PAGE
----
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What you can do: Enjoy each other's company on the cheap, says Liz Perle, author of Money, a Memoir: Women, Emotions, and Cash. "Take a walk. Get your nails done for 10 bucks. And unless it's her birthday, don't treat her—that will only make her feel less empowered. Money really is power, and you have to be sensitive to that."

What you can say: "Talking about money is the last taboo," Perle says. "It's like talking to teenagers—never ask a direct question." Get her to open up by discussing your own financial challenges.

What to avoid: Unless she's a responsible person and faced with an unexpected short-term problem—say she totaled her car and needs help with the down payment on a new one—don't loan her money. "Money problems are often about something else; if you take over, you may be solving the wrong problem," Perle says. "Offer support emotionally and help her find a financial counselor." Avoid hindsight advice like "You should have bought an apartment," says Shana (not her real name) from Burlington, Vermont, who is coping with financial problems after a job loss. "We all look back and know what we could have done better."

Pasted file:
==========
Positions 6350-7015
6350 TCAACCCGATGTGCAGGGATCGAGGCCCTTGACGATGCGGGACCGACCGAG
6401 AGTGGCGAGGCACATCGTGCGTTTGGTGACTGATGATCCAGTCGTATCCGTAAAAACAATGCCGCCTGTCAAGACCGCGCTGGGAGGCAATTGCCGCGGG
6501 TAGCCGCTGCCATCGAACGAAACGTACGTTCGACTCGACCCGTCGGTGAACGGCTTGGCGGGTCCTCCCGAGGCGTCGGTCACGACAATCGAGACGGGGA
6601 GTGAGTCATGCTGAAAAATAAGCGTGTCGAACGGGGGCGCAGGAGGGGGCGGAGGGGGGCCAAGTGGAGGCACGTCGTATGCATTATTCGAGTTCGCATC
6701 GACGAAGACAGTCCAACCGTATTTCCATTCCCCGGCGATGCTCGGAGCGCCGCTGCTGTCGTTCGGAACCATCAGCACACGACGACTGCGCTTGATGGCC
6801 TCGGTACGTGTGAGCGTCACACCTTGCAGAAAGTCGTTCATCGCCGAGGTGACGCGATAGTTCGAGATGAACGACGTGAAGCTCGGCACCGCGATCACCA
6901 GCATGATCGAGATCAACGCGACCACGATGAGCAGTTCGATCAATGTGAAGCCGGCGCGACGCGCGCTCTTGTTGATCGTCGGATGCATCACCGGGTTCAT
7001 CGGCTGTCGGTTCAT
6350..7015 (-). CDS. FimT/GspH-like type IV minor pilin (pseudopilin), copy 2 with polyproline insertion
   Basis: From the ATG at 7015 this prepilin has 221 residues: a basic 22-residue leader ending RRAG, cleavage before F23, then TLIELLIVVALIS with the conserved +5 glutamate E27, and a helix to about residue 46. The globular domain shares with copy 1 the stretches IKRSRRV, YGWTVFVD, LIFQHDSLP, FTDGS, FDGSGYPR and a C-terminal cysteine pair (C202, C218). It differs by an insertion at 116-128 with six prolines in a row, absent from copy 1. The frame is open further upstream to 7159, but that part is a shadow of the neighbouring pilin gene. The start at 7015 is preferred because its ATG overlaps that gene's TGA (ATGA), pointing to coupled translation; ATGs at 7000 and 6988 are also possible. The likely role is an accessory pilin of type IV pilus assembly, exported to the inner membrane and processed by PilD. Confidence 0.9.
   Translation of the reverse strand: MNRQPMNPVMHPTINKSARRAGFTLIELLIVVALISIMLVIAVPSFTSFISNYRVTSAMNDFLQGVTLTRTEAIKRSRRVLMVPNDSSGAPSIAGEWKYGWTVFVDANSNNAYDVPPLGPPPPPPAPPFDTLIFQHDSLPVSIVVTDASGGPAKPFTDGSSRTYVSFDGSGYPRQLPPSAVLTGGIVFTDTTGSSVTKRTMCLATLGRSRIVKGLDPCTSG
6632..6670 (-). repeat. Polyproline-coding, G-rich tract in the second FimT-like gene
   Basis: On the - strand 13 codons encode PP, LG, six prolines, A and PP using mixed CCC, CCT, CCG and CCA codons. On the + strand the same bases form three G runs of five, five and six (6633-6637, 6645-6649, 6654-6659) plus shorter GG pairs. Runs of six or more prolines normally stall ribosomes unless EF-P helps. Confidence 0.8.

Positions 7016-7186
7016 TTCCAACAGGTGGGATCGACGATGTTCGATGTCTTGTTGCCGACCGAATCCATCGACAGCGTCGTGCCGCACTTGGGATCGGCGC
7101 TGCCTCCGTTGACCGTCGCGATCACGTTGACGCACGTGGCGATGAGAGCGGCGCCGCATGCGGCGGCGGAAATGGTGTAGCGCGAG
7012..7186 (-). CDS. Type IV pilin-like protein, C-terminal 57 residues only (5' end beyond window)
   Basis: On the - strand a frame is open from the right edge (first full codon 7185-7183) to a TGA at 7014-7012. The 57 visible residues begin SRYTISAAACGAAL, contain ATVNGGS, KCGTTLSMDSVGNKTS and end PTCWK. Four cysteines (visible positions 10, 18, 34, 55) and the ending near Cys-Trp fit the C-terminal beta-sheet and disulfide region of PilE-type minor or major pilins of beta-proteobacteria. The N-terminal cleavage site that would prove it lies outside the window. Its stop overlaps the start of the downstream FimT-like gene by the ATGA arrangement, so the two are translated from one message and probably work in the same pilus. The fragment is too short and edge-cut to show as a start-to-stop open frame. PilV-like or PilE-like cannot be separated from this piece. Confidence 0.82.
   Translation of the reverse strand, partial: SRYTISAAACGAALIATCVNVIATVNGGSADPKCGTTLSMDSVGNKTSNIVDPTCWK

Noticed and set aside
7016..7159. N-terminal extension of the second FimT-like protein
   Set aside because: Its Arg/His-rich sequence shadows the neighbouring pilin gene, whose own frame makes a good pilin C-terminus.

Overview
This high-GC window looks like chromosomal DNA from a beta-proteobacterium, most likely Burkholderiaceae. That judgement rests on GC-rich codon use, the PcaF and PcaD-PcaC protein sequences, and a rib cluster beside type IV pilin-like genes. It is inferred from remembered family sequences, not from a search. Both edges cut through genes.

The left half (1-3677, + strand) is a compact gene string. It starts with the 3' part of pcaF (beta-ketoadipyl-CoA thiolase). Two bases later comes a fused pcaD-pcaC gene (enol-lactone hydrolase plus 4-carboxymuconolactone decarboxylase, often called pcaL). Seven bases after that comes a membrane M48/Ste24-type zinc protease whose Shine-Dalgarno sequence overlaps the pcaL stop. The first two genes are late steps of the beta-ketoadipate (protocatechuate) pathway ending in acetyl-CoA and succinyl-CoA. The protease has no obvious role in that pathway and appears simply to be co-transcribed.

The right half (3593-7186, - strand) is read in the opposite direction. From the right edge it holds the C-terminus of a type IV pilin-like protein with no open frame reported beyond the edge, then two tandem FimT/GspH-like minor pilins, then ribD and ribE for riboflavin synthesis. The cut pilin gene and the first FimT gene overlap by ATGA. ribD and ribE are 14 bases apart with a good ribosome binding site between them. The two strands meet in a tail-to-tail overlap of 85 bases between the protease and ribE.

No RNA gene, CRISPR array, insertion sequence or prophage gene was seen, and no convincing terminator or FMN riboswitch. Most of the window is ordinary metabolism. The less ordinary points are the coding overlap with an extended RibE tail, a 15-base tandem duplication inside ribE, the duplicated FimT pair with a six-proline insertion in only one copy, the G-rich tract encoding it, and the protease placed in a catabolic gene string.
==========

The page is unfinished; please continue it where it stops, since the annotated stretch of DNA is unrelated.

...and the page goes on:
From the August 2006 issue of O, The Oprah Magazine.

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